The tribunal, to which The Independent refers was to take place originally in March. I wrote to all Members of the Sub-Faculty of Philosophy, asking them to come to the tribunal as witnesses, to testify that I used my time in a manner worthy of supplementary benefit, preparing myself as well as possible for an academic post in philosophy, when and if it became available to me. Professor Michael Dummett from New College Oxford expressed his willingness to testify on my behalf. In a letter of March 9, 1988 he wrote to me:
‘Dear Dr Tomin,
Thank you for your letter. I am very sorry indeed to hear that you are having trouble about supplementary benefit. If you would tell me on what date the tribunal will be held, I will certainly attend it if I am free to do so at that time. I am willing to act as a witness, if you really think that I can say anything that would help.
And so the tribunal was postponed; in the end it took place on the day when Prof Dummett could not come, for he was giving a lecture at the World Congress of Philosophy. On August 17, 1988 he wrote to me:
‘Dear Dr Tomin, I promised to be present at your tribunal hearing if I could; unfortunately, I cannot, since I shall actually be giving a talk on that morning at the World Congress. I hope very much that your plea is accepted. I enclose a statement I have written on your behalf, in case it should be of any use. I feel sure that you ought to have legal assistance: you should at least enquire from a solicitor whether it would be possible for you to obtain Legal Aid for this purpose.
One further suggestion. I know that you have been eager to be invited to give a paper to the O. U. [Oxford University] Philosophical Society: but officers of the Society have expressed the view to me that it would be inappropriate for you to address the Society on the subject which currently concerns you most keenly, the dating of Plato’s dialogues, because most of the members are not classical scholars, and would be unable to evaluate your arguments. I strongly recommend you to make an approach to the Philological society, which I know used in the past frequently to hear papers on precisely such subjects.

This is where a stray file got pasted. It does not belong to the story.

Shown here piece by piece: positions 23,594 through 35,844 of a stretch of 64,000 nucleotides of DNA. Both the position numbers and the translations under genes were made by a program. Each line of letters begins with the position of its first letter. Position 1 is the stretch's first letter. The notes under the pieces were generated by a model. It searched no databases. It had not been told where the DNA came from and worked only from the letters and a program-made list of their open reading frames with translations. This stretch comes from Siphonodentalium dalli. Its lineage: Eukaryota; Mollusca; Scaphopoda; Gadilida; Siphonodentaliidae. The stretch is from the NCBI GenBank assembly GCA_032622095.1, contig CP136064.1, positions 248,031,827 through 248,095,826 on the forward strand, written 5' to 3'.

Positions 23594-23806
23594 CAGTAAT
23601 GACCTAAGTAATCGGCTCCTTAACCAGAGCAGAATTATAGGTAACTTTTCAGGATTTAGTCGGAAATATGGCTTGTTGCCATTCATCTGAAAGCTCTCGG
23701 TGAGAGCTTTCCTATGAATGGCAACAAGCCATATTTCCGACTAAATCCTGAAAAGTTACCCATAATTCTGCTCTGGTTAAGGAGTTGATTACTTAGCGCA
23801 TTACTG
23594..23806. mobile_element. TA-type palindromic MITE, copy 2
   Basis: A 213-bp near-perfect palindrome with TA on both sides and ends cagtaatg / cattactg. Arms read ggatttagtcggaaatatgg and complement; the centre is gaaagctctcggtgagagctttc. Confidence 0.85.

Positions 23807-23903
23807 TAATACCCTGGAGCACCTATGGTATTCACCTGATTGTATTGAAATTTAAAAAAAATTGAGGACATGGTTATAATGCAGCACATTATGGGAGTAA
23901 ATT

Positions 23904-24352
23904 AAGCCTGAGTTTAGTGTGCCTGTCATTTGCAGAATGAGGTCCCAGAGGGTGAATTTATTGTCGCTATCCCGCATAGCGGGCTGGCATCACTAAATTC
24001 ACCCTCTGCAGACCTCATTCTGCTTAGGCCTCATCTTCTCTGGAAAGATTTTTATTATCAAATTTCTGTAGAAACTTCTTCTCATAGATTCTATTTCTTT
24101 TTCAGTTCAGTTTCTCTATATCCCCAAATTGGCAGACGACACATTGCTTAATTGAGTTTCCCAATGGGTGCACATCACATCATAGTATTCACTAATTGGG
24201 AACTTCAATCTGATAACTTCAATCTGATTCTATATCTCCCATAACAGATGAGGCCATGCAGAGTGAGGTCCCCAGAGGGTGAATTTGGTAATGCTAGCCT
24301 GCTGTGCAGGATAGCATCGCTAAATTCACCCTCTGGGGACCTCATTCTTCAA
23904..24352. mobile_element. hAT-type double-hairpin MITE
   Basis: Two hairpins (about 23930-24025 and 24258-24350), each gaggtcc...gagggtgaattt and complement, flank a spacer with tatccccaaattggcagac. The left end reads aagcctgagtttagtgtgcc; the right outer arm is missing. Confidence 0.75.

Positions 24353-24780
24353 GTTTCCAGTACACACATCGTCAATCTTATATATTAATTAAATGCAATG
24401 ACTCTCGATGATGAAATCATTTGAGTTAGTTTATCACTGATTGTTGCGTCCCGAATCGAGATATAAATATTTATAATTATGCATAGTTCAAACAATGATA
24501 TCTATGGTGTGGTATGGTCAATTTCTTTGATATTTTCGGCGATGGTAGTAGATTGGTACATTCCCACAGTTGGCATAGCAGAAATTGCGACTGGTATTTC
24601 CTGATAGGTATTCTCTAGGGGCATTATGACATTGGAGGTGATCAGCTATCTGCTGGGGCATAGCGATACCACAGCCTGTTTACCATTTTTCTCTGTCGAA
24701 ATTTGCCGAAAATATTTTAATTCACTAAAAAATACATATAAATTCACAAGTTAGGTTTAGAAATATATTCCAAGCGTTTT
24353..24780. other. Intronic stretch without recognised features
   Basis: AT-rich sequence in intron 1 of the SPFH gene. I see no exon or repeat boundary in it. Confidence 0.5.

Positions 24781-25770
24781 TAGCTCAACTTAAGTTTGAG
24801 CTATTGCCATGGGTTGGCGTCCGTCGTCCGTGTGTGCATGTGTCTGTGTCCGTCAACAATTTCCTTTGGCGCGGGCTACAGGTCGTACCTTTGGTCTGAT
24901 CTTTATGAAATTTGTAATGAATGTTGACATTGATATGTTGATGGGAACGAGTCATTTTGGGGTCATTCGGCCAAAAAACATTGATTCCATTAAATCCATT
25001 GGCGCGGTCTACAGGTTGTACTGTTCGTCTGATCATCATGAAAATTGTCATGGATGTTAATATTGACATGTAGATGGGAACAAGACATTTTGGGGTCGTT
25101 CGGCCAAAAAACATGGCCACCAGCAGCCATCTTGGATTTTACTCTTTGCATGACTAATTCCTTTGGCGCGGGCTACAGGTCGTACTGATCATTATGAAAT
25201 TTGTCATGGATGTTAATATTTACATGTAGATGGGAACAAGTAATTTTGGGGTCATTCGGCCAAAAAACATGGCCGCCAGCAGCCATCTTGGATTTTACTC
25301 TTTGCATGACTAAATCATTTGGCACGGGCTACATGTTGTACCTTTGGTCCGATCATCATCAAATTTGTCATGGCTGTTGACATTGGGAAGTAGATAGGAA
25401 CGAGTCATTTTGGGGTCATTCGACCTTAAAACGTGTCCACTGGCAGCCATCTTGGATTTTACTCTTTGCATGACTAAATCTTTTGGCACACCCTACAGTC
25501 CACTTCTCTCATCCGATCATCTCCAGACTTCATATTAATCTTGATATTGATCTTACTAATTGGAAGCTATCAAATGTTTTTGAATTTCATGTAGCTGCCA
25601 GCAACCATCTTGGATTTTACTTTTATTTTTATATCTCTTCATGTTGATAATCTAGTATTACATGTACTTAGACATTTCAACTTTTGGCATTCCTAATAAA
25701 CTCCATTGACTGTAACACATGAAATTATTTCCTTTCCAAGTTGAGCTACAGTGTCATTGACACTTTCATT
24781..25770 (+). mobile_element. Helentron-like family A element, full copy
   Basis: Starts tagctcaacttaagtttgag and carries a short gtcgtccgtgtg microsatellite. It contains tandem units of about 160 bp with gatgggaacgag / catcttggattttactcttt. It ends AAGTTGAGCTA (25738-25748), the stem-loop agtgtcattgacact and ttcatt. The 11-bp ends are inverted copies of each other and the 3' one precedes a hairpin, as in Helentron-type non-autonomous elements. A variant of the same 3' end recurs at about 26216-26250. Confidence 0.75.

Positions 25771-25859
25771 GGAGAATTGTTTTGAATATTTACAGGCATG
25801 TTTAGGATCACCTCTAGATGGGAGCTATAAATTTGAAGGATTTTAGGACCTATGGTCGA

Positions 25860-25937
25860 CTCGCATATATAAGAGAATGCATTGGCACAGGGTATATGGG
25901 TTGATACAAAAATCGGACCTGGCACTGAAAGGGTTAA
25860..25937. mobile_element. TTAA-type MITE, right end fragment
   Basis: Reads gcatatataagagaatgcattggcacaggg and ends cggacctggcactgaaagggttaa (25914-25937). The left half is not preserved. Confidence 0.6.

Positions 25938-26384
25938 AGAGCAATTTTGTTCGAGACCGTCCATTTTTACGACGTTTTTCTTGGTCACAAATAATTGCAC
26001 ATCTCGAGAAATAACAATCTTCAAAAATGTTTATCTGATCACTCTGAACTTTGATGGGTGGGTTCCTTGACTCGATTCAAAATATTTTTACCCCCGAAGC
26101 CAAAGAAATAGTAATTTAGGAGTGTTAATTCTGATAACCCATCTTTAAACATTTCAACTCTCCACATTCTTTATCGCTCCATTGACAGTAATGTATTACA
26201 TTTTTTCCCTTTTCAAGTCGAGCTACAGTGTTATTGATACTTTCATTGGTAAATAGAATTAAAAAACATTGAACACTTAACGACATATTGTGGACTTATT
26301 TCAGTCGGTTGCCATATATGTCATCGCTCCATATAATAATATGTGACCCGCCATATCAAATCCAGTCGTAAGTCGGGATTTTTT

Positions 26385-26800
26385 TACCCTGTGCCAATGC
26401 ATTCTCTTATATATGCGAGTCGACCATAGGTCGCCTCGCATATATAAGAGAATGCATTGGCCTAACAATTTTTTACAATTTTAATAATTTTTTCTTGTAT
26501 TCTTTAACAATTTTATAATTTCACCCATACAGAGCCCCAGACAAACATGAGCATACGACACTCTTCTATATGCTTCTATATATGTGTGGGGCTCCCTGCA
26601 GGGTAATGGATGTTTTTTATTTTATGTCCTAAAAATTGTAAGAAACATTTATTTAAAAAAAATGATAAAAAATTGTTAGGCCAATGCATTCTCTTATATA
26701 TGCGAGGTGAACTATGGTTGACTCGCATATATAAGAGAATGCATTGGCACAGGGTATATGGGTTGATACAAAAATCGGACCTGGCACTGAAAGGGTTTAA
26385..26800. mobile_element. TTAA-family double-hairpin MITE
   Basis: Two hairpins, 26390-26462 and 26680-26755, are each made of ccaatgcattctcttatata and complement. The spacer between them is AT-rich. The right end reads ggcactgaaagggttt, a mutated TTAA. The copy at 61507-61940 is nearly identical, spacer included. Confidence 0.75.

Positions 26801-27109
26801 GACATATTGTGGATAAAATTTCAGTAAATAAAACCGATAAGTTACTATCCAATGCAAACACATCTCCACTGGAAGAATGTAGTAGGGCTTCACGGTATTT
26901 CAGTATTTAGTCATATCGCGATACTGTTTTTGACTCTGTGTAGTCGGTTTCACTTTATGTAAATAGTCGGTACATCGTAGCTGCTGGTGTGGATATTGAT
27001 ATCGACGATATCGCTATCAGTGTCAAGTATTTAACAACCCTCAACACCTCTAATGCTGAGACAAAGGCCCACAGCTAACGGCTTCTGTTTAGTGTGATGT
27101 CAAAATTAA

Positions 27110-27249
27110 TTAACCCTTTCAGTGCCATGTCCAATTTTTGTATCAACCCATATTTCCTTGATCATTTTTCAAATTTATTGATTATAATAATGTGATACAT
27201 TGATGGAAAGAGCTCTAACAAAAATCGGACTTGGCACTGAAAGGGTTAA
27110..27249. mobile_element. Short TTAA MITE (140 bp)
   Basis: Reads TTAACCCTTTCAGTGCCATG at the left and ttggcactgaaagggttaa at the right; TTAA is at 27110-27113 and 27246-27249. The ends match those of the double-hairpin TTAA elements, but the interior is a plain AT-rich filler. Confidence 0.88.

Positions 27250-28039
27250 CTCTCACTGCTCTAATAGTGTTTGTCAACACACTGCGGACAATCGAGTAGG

The Editor of The Times wrote on Thursday August 25, 1988:
The dissident Czech philosopher, Dr Julius Tomin, is an articulate champion of classical Greek studies in general and its philosophy in particular. It is hard to quarrel with his comments at the World Congress of Philosophy this week that both these subjects are in declining health. It is hard, however, to come full-square behind his view that supplementary benefit of £67.32 should be paid to him on the grounds that he should do no work other than his chosen study.
A simpler philosophy has to apply here. His case will have to be determined according to the rules. Those rules have to be interpreted for individual cases. But precedents should not be established which encourage social security applicants to define the area of their skill so narrowly as to make it wholly impractical for them to take an available job. For a bricklayer to say that he only works on one kind of building – and not on another for which a job happens to be available – is unduly restrictive. A philosopher, who can teach or write in many parts of the country, is no different in that respect.
In Dr Tomin’s case there is no evidence to suggest that his benefit has been put at risk for refusing obviously unsuitable jobs. Indeed, it would be good to be reassured that he has not, as has been suggested, refused academic offers outside Oxford. That university may, indeed, be pre-eminent in his branch of the subject but free choice of work-place and exclusive concentration on the Greeks is a luxury few academic philosophers in Britain now enjoy.
A decision on the case has been postponed. It will essentially turn on whether he is or is not available for work under the appropriate section of the Social Security Act and whether he has placed undue restrictions on the work he is willing to accept. He has said that if the decision goes against him he will sweep the streets of Oxford or seek some other menial task to keep his head clear for his real work.